What can most definitely be appreciated about this film is Tsang being extremely honest with his audience. He did not shy away from showing the most violent, emotionally damaging and traumatic moments at all. I’m sure everyone will appreciate the fact that Tsang wanted to make it authentic as possible, “I really wanted all of the slaps, punches and hits to be real. So that the audience can really feel the pain.” When directing one of the harsher scenes, Tsang made sure that his lead actress, Dongyu Zhou, who plays Nian, was comfortable with this level of physical contact for the scene, “She was very professional, she said she wanted that as well because she didn’t want it to look fake.” There was a level of trust that was built on this set, among the entire cast and crew because of the story they were bringing to the screen.

What was really interesting to see was the budding relationship between Nian and Bei (Jackson Yee), they started out as a very unlikely pairing, meeting in an alleyway because some men were beating Bei. Nian, who had clearly seen enough bullying/harassment at that point in the film, goes to save him, even if she was manhandled, she wanted to save someone. Nian and Bei lived two very different lives, they are on opposite ends of the spectrum and they slowly become dependent on the other. There is a mutual respect and love for one another, given the cards that they were dealt in life,

“So we told them, not only do you guys have to treat each other like boyfriend and girlfriend, but I want you guys to be family, like a brother and sister, in which you would sacrifice yourself for the other, to survive. So that’s how we really approached that relationship. I mean it was really fascinating to watch the actors slowly getting into that trust and bond as well. We shot everything in linear sequence and it just worked it out perfectly.”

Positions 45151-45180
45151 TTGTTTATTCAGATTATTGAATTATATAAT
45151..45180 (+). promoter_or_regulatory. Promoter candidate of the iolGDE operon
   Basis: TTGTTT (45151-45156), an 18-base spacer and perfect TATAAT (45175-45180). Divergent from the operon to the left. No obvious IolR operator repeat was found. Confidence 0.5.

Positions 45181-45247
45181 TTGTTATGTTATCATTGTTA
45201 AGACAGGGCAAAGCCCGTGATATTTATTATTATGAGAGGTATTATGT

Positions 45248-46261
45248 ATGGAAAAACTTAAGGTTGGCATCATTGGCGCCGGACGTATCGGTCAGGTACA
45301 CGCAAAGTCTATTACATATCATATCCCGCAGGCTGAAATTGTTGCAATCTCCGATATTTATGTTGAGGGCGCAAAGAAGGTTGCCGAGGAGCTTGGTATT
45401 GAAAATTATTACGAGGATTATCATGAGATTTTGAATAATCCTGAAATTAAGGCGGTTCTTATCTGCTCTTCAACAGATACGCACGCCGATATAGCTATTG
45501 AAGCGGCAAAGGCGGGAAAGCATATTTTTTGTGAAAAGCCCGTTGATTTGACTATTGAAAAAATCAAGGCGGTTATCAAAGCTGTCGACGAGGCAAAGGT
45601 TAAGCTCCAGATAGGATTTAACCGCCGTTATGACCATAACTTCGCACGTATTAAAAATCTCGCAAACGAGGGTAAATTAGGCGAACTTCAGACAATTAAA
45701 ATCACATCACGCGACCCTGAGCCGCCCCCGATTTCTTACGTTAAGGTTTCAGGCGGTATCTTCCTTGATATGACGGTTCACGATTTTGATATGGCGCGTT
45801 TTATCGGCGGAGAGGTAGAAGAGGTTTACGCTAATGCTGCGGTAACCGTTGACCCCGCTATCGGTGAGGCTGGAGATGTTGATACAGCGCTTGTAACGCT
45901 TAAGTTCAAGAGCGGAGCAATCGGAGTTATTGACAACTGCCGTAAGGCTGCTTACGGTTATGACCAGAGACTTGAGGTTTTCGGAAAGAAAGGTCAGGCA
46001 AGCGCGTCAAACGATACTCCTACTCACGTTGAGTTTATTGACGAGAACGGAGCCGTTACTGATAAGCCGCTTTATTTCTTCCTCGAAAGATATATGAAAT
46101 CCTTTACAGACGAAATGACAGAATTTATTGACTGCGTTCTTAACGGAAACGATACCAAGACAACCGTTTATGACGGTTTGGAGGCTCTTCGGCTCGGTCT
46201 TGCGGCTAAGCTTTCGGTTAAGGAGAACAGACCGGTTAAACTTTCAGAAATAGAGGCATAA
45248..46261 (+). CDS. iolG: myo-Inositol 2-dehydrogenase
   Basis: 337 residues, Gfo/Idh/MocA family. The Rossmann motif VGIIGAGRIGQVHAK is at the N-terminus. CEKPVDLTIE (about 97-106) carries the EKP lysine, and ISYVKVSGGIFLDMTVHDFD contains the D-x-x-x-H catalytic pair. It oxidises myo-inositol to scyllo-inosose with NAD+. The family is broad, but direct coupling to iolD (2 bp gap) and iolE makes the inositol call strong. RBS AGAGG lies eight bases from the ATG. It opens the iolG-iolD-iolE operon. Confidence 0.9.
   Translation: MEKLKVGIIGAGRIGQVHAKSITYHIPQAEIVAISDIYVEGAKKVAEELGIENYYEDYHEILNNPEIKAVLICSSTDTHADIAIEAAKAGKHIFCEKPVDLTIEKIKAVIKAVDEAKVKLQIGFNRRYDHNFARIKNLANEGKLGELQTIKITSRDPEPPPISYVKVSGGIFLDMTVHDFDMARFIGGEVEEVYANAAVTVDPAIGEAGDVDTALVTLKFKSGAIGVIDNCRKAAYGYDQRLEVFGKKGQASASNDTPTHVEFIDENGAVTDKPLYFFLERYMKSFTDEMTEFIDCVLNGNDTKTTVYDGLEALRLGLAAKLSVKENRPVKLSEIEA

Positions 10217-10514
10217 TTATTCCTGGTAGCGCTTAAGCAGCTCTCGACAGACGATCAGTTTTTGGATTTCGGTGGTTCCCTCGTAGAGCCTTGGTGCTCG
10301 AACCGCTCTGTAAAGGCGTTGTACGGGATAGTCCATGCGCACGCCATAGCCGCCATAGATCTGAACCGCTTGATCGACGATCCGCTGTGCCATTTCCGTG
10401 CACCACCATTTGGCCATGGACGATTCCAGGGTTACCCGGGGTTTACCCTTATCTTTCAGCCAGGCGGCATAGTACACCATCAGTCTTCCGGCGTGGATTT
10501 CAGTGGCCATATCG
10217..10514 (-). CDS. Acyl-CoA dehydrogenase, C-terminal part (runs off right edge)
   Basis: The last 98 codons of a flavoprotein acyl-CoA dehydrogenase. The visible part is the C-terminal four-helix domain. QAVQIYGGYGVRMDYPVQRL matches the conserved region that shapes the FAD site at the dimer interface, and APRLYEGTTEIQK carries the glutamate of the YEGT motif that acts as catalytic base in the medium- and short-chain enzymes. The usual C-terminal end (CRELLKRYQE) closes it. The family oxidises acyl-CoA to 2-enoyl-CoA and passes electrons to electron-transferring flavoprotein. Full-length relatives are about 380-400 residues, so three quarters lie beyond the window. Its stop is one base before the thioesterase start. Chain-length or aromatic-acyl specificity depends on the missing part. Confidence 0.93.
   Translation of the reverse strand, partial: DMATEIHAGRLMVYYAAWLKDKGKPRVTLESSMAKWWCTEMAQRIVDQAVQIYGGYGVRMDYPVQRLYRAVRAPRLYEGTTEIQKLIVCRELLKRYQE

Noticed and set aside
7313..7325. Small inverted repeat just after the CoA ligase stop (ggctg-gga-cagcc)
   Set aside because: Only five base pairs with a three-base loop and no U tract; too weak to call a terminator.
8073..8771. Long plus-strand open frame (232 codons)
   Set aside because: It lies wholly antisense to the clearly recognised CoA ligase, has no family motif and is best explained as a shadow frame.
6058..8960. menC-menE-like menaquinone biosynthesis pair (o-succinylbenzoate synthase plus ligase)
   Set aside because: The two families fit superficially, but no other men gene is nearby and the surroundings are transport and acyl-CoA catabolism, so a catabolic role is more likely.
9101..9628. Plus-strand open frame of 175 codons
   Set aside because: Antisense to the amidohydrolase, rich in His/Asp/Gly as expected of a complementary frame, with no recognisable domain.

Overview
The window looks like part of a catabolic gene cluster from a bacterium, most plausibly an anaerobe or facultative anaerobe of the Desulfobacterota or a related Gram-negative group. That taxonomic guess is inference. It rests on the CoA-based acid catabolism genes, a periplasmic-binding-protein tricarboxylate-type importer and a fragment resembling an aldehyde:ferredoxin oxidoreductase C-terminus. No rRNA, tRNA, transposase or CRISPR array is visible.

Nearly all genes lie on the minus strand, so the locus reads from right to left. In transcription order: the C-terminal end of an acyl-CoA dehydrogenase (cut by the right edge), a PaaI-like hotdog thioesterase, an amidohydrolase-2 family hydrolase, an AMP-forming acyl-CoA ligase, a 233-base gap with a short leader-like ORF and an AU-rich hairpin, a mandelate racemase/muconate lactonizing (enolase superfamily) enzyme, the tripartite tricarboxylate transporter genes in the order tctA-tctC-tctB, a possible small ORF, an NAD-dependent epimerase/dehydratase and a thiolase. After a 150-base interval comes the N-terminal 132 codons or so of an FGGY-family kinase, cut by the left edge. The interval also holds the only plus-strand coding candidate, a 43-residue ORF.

-Derek Tsang, Better Days

The performances from Yee and Zhou were incredible. You could truly see their connection become stronger as the film went on and filming it in linear sequence, presented a different feel to their relationship. Anyone can resonate with this kind of bond. Tsang said, “It was more like two people becoming one entity, in their belief, in their wish, or hope in escaping this situation, or the city itself.” Tsang also shows the class system very well and dives into the hierarchy in the education system as well. There are people who will always have an air of superiority and that is something that can only be dismantled, from within the system, which created that mentality.

When asked about how children can sometimes feel ashamed that they are being bullied, Tsang mentioned that it is a very difficult position to be in. Whether you are the child being bullied, or the authority figure trying to help them. Children do not want to admit that they are being bullied because they do not even know what the consequences could be after reaching out to someone. They live in constant fear of speaking out because they overthink what could possibly happen to them. “Kids in that situation a lot of times, they find themselves very helpless. In a way we kind of wanted to convey that message in the film, that’s why we have the point-of-view of the teacher and the parents.” Tsang said. He explored all avenues and wanted to present a whole piece about those who are suffering from bullying and how to help.